What do you like to read?
Who are your favorite authors?
What else do you like to do besides write?
What’s your favorite movie?
Where did you grow up?
What do you like most about writing?
What inspires you to write?
What is the hardest part of writing a novel?
What role do dreams play in your writing and how do they inspire your work?
When you think about your readers, what do you hope they receive from reading your novels/books?
I want my readers to be entertained, to have hope, and to get into my book as much as I did when writing them. To be moved or changed or inspired to bring about change is what inspires me, especially in What Makes Them Amazing. My goal was to share these incredible stories and inspire others to keep trying, to give, and to feel emotions that are often pushed aside. It hurts to read about children suffering from cancer, but there is beauty and joy in their journeys. I want readers to feel the different levels of reading—entertainment, enlightenment, and healing. This sometimes happens all at once or when the reader is ready to receive the message.
Hope. I want my readers to know that when you think life just can’t get any worse or your emotions are so strung out you can’t possibly move another step, there is always hope. I’d like them to be able to connect to my characters and feel enriched by my words. Or at least be entertained. I love when I can’t put a book down and I am completely swept away by the story. I strive to be that kind of writer, but I’m still learning.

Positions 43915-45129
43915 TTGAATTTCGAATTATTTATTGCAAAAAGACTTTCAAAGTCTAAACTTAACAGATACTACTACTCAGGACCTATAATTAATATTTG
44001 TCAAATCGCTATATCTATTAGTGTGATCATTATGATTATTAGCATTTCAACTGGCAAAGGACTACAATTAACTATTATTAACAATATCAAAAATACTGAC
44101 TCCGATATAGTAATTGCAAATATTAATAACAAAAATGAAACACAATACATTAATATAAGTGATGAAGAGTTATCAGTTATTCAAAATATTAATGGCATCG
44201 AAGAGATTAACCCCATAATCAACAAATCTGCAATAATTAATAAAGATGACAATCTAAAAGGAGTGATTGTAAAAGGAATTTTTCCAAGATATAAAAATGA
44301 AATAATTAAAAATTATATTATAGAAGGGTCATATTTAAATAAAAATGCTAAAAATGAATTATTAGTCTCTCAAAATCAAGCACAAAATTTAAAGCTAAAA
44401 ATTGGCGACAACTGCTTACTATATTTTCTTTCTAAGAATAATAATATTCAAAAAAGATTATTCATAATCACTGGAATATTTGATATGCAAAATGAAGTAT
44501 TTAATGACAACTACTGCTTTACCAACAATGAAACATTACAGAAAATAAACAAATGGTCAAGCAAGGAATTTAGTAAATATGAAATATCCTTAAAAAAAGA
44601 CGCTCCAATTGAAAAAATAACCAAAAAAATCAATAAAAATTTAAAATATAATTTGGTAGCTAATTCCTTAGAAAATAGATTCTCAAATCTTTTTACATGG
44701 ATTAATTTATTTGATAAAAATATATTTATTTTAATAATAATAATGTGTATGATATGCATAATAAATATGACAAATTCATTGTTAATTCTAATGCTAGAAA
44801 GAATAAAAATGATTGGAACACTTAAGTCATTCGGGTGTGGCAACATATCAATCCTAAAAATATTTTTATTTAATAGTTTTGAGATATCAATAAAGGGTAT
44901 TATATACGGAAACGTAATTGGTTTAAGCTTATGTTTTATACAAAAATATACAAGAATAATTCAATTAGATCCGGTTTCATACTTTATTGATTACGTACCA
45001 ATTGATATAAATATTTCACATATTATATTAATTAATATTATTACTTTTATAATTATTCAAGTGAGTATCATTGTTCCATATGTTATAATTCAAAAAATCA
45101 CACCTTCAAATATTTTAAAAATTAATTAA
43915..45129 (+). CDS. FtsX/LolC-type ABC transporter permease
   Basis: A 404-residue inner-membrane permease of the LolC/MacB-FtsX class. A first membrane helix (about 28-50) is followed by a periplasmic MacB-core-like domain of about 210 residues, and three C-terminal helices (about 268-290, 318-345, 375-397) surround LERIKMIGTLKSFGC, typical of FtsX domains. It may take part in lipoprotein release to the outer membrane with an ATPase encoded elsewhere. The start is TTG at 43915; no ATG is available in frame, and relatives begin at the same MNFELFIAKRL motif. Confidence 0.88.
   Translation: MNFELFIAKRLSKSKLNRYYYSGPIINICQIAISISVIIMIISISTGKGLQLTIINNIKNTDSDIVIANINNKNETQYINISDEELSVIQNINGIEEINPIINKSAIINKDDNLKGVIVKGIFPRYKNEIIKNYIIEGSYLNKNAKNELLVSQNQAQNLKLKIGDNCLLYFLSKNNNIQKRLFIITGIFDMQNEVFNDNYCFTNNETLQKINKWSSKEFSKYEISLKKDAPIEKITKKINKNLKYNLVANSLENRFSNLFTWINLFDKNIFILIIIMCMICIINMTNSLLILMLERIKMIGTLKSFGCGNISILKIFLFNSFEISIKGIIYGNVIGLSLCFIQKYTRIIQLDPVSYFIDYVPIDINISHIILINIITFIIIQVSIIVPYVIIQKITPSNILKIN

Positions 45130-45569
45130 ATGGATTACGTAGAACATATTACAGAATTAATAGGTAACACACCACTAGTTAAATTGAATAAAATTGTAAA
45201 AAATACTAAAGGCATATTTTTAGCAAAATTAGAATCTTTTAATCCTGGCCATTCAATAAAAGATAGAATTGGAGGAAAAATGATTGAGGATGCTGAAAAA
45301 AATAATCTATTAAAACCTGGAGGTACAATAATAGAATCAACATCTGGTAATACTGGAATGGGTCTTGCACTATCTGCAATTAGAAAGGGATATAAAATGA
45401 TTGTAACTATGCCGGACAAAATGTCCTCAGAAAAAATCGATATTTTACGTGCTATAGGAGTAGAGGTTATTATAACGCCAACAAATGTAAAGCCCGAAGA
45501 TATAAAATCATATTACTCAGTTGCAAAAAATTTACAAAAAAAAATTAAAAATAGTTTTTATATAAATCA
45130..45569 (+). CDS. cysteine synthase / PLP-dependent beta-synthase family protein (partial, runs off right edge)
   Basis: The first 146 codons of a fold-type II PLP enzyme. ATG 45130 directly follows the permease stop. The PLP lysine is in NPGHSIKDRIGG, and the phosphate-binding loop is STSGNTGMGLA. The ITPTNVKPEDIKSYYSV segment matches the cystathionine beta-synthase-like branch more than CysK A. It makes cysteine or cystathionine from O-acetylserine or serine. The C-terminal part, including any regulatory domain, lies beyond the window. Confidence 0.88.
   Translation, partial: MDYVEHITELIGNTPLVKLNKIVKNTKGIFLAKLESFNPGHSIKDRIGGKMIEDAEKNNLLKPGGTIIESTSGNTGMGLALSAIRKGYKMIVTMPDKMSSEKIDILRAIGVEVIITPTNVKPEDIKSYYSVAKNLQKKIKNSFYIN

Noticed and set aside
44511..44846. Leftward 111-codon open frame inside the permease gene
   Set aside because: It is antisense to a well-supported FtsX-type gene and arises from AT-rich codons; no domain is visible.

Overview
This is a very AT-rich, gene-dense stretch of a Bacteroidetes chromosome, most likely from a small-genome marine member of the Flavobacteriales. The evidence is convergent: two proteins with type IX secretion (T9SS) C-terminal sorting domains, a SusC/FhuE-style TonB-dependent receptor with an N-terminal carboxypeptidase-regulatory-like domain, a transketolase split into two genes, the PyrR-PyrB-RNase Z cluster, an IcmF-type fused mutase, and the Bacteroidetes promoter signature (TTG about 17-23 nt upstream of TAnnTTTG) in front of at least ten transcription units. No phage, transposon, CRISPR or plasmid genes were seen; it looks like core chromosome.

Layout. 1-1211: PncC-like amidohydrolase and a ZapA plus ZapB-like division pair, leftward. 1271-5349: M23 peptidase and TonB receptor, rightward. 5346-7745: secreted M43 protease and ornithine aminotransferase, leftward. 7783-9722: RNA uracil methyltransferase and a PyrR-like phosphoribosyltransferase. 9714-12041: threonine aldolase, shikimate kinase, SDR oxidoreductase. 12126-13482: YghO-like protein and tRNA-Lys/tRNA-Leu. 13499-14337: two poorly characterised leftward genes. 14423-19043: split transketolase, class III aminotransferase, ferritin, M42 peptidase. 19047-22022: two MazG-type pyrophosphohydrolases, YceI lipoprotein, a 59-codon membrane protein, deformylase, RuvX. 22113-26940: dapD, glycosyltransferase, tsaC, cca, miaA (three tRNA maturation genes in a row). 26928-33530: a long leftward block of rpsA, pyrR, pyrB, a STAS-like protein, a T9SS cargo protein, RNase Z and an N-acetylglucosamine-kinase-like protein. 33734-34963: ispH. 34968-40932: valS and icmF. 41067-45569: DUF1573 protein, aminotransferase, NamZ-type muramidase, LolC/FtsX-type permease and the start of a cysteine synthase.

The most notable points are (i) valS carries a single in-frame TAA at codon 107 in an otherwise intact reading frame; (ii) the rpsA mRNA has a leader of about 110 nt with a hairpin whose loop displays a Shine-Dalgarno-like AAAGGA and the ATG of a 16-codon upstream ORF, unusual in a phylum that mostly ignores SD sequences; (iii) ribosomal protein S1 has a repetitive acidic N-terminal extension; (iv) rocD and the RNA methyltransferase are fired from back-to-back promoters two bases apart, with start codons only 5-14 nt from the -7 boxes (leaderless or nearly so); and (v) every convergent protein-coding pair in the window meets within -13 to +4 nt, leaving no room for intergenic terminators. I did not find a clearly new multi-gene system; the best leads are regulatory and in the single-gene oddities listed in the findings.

What drew you to write about ancient Celtic warriors?
I have always loved medieval literature and the stories of courtly love and King Arthur’s Knights of the Round Table. However, it bothered me that women basically didn’t have rights and were not treated very well. As it happens I met one of my best friends, Kathy Lange-Madden, in a medieval literature class. During the last semester of graduate school, I realized that I was three credits short to graduate. I could do an independent study and Kathy suggested women in Celtic literature. I had never really read this time period and I focused on third century Celtic Ireland. I fell in love with it. Celtic Ireland was led by a matriarchal society so women were considered equal to men and ruled side by side. I was enamored by the stories of fairy folk and the Otherworld and all the quests and challenges that warriors went through. I wrote my paper on Feminism in Celtic Literature. Even though women were considered strong and equals, they still couldn’t rule in the all-male band of warriors called the Fianna, so of course I had to change that.
I write about strong female characters, but also how men and women can work together in a positive and effective manner. They can respect each other and not feel threatened by their success.